Losing weight isn’t always easy, and it’s frustrating when you aren’t making your goals. Sometimes your body fights back when you lose weight. You may lose a lot of weight at first, but your weight loss may slow down or completely stop after a while. Even when you think you’re doing everything right, you still may not see the results you want. From a lack of sleep to health issues, there are a lot of factors that impact weight loss. It may be time to rethink your weight loss strategy.
1. You're Not Exercising
The one thing that's so hard about exercise and weight loss is this — it's hard to burn enough calories with exercise to make a serious dent in your weight. In fact, the workouts that are most effective for weight loss are the hardest ones — high-intensity interval training or metabolic conditioning.
If you're a veteran exerciser, you might enjoy torturous workouts on a regular basis, but if you're not, you may find any amount of exercise hard to accomplish. Unfortunately, that may end up hurting your weight loss efforts. So, how much exercise do you need and how can you fit it in? Use the tips below to make the most out of your exercise time.
- Cardio – For weight loss, you need to do at least five days of cardio at a moderate intensity for at least 30 minutes, but it usually takes more than that to really burn calories. Your best bet? Interval training two to three days each week and more moderate workouts the other days. By alternating high-intensity segments with recovery, you'll burn more calories and build endurance more quickly. You'll also get a great afterburn. You don't have to be an experienced exerciser to try interval training.
- Strength Training – Strength training is incredibly important for weight loss, but some people stick with cardio because they like it, it burns a lot of calories in one fell swoop and they don't want to get bulky. But muscle is much more active than fat, so the more you build the more weight you lose over the long term. Your best bet with weight training is circuit training. By doing an exercise, one right after the other, you keep your heart rate up and burn more calories. It also makes the workout a little more exciting so you're not bored. If you're a beginner, start with a basic cardio and strength circuit. Do a couple circuit workouts along with your cardio and you'll start to see some results. Note: Many people don't lift enough weight to really challenge their muscles.
2. You're Not Getting Enough Sleep
Lack of sleep can contribute to weight gain, though experts aren't exactly sure why. In her article, “Sleep More to Lose Weight,” Mary Shomon discusses a recent study that found that women who slept five hours a night were more likely to gain weight than women who slept seven hours a night.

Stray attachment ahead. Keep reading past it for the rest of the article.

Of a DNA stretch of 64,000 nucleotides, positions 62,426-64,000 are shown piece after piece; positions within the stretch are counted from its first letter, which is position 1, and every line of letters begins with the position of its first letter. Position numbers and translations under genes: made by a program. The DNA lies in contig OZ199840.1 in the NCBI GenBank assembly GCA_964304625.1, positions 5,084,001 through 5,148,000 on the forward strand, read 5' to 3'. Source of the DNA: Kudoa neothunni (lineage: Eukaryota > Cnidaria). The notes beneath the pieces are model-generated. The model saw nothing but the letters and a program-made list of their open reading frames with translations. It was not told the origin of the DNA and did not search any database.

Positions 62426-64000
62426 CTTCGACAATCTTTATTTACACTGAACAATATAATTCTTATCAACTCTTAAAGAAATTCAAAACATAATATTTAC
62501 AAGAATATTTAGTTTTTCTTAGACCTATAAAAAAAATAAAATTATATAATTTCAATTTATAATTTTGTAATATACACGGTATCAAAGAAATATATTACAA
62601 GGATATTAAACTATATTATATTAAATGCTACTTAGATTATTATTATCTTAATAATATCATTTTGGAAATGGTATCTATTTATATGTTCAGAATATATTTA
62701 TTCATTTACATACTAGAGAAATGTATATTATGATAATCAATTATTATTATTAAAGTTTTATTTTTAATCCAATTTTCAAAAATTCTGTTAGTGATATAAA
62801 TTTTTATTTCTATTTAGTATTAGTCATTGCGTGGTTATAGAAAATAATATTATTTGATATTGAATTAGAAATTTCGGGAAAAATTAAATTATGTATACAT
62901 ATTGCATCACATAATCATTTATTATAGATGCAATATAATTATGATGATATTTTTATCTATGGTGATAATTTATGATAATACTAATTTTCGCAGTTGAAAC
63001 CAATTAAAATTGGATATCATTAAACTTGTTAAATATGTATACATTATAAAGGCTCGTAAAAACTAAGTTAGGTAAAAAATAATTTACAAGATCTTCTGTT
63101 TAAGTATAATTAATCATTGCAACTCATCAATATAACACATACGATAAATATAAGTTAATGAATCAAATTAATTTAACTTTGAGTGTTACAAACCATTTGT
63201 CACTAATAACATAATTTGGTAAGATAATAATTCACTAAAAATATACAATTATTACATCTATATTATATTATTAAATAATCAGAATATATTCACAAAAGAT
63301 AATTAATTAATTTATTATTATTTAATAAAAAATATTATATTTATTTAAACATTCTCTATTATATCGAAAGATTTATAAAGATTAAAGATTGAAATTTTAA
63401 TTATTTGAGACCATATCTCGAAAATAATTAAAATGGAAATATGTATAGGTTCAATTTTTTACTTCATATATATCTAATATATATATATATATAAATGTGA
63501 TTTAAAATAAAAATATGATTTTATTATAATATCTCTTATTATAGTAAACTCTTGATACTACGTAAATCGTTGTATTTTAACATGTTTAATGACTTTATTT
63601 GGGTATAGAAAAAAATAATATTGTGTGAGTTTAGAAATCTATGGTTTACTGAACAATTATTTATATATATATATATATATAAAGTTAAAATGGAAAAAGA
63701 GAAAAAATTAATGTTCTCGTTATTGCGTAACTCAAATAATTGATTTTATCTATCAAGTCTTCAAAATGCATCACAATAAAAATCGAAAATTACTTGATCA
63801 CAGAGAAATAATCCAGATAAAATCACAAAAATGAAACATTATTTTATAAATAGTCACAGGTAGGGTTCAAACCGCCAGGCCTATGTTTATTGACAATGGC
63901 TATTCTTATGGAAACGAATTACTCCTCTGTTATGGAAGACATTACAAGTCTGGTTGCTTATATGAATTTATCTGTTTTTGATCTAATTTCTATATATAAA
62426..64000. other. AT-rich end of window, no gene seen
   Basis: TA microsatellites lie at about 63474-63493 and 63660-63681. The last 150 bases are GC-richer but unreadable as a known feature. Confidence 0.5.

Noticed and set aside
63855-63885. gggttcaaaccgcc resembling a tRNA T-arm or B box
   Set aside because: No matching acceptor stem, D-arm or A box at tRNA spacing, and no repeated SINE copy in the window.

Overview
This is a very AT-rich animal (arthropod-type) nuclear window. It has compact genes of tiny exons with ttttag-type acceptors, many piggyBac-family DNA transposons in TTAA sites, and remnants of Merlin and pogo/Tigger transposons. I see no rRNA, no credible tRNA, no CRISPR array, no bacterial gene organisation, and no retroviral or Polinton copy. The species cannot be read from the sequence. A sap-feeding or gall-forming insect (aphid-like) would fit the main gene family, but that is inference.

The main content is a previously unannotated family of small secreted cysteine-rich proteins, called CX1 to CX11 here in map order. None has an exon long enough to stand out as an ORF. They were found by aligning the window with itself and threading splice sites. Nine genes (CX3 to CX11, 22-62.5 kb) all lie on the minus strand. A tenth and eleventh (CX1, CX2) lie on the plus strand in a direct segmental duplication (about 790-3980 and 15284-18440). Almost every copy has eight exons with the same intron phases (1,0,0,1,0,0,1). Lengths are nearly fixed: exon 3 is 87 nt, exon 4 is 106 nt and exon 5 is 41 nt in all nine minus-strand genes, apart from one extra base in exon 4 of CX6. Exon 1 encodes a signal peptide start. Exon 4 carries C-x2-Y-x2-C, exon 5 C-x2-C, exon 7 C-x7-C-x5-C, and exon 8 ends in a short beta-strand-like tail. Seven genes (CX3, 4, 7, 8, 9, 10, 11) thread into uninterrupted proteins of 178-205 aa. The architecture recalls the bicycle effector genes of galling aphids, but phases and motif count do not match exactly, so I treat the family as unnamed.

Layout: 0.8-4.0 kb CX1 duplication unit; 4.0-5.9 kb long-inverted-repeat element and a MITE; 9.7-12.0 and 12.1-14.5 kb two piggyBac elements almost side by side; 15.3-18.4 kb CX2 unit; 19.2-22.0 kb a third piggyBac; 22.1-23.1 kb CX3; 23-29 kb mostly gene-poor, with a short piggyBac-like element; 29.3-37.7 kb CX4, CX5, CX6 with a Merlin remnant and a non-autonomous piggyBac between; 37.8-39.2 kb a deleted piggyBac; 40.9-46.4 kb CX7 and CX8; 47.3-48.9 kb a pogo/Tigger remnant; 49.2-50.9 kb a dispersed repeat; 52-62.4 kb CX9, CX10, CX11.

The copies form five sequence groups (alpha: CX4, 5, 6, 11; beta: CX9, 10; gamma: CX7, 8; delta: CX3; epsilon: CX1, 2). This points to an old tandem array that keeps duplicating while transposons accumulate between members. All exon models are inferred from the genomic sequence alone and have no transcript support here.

The reasons? Some studies have shown that losing sleep could affect your metabolism by making you feel hungry even if you're not. Sleep deprivation may affect the secretion of cortisol, one of the hormones that regulates appetite. There's also a theory that we move around less when we don't get enough sleep, which means we burn less calories.
Getting enough sleep is crucial if you're trying to lose weight, not just because of how it affects you physically, but mentally as well. Sleep deprivation makes you cranky, confused and can even make you feel depressed or angry. Make sleep a priority by trying to get to bed at the same time each night, shooting for about eight hours if you can manage it. Having some bedtime rituals such as a hot bath or writing down your worries can help you unwind before bed. You can also try power napping, which can be a great way to reduce stress and increase your productivity.
3. You're Too Stressed Out
Stress and weight gain (or lack of weight loss) go hand in hand. Though you may not be aware of it, being under constant stress can increase production of cortisol, a hormone which can cause an increase in appetite as well as extra fat storage around the abdominal region — a big no-no since abdominal fat is linked to diabetes, high cholesterol and other health problems.
Dealing with stress can be as simple as taking a few minutes each day to relax, scheduling a massage as often as you can or cutting down on work hours and increasing play time.
4. You're Eating Too Much
This may seem obvious, but unless you're tracking your calories each day you may be eating more than you think. Portion control is one culprit, especially with restaurants providing enough food in one meal to feed several people.
If you're really serious about losing weight, you need to get serious about your eating. Start by keeping a detailed food journal for one week, without changing any of your eating habits. Be as specific as possible, measuring when you can, looking up your calorie and nutrient content and adding up your calories for each day. You'll be surprised how those calories can sneak in when you're not keeping track.
Something else to think about is metabolism, which can drop as you get older if you don't preserve your muscle mass. Some estimates show that muscle mass declines about 4% each decade from age 25 to 50. If you're still eating the same number of calories as your metabolism drops, your weight may creep up over time. Start exercising and lifting weights now to keep your metabolism in check.
5. You're Not Consistent With Your Exercise and Healthy Eating
If you find your workouts are hit-or-miss and that you give in to temptation a bit too easily, your weight loss may hit the skids. For exercise to work, you have to do it on a regular basis. Once your body adapts to your program, you then need to change it to keep your body challenged. If you skip too many workouts, it's almost like starting all over every time.